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Cycling of Dissolved Organic Matter in the Ocean

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Aquatic Humic Substances

Part of the book series: Ecological Studies ((ECOLSTUD,volume 133))

Abstract

The ocean is a major global reservoir of organic matter. Photosynthetic microalgae and bacteria are the major sources of organic matter in the ocean, and it is estimated that 45% (0.5 × 1017 g C year−1) of global primary production occurs in the euphotic zone of the ocean (Hedges 1992). The contribution of organic matter from the continents to the ocean is ~100-fold lower than the input from marine primary production. Rivers discharge 0.4 × 1015 g C annually to the ocean, and aeolian transport contributes another 0.1 × 1015 g C annually (Hedges 1992). About 8 × 1017 g C resides in ocean waters and surface sediments (Hedges 1992), and, given the above mentioned annual fluxes, a mean residence time of 16 years is calculated for organic carbon in the ocean. This relatively short mean residence time indicates that most organic matter cycles rapidly in the ocean. In contrast, however, the average 14C “age” of dissolved organic carbon (DOC) in the deep ocean is 4000–6000 years B.P. (Williams and Druffel 1987; Bauer et al. 1992), indicating that some organic matter has a long residence time in the ocean. These apparently contradictory observations indicate that residence times of the diverse mixture of organic molecules in seawater are highly variable. This chapter will review various aspects of the marine carbon cycle and provide new insights into the composition and transformations of dissolved organic matter (DOM) in the ocean.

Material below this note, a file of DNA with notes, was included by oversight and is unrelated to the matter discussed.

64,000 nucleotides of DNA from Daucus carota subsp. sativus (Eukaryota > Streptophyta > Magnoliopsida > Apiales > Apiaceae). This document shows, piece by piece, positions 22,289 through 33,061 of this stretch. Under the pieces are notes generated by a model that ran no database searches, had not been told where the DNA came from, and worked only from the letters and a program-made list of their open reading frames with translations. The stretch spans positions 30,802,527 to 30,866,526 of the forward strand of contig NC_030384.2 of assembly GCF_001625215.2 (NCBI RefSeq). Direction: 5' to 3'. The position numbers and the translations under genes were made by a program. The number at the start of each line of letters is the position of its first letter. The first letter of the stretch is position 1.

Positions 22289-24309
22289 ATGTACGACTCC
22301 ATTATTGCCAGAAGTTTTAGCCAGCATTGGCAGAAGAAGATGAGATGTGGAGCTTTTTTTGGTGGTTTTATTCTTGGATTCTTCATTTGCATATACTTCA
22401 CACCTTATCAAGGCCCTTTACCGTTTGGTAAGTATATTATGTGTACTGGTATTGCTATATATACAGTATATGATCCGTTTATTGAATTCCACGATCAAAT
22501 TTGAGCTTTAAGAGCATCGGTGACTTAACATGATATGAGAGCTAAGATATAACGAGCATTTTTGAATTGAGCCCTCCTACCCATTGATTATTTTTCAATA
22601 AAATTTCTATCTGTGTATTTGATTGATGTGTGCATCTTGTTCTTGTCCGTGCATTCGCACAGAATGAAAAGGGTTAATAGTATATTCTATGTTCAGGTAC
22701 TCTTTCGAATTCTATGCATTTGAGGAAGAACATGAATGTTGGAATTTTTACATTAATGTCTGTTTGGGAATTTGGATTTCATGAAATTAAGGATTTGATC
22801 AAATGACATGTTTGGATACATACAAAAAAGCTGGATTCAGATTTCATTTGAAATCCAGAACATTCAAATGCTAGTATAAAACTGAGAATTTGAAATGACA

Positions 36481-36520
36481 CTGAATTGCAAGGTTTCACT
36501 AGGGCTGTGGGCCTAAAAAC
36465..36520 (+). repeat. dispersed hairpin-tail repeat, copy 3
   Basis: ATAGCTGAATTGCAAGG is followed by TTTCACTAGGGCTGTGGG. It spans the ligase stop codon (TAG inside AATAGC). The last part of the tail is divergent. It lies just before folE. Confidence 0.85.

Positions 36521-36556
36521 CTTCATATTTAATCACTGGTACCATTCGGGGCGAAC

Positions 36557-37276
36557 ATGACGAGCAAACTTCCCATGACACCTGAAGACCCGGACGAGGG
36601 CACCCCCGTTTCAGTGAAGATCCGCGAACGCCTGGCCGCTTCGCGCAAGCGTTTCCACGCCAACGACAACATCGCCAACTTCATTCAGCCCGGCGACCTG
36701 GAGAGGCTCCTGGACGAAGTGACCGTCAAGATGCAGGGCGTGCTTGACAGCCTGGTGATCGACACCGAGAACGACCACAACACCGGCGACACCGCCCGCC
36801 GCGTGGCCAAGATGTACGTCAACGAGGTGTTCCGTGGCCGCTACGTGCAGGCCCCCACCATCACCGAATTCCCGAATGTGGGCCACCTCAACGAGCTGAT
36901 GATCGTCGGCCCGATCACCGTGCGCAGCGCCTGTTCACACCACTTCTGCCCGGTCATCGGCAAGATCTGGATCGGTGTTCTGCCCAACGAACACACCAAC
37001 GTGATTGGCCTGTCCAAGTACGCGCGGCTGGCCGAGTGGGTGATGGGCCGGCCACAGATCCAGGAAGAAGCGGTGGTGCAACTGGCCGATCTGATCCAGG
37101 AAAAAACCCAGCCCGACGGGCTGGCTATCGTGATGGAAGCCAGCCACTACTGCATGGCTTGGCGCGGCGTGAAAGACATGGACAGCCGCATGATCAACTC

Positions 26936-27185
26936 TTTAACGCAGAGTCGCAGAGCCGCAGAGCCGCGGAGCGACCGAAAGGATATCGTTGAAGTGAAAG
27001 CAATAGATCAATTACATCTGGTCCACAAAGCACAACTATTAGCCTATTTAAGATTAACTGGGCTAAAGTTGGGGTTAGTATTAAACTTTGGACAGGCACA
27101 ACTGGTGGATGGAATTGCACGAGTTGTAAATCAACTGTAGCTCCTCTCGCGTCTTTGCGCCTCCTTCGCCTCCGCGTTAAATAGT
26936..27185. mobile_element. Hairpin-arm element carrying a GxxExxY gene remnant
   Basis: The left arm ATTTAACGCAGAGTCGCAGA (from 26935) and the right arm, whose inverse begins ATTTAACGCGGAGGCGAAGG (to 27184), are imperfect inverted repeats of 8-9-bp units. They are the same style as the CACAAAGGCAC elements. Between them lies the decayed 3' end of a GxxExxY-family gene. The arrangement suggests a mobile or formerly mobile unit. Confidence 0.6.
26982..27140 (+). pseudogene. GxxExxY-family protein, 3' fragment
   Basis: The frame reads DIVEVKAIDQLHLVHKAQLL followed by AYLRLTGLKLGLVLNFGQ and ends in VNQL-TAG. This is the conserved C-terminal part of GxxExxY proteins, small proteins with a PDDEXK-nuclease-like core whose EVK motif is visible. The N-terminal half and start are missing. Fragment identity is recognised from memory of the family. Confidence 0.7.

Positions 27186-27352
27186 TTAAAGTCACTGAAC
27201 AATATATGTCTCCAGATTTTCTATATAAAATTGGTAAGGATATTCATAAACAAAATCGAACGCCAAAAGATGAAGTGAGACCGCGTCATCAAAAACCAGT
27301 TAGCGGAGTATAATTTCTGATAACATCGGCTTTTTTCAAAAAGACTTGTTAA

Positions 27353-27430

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Benner, R.H. (1998). Cycling of Dissolved Organic Matter in the Ocean. In: Hessen, D.O., Tranvik, L.J. (eds) Aquatic Humic Substances. Ecological Studies, vol 133. Springer, Berlin, Heidelberg. https://doi.org/10.1007/978-3-662-03736-2_13

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  • DOI: https://doi.org/10.1007/978-3-662-03736-2_13

  • Publisher Name: Springer, Berlin, Heidelberg

  • Print ISBN: 978-3-642-08362-4

  • Online ISBN: 978-3-662-03736-2

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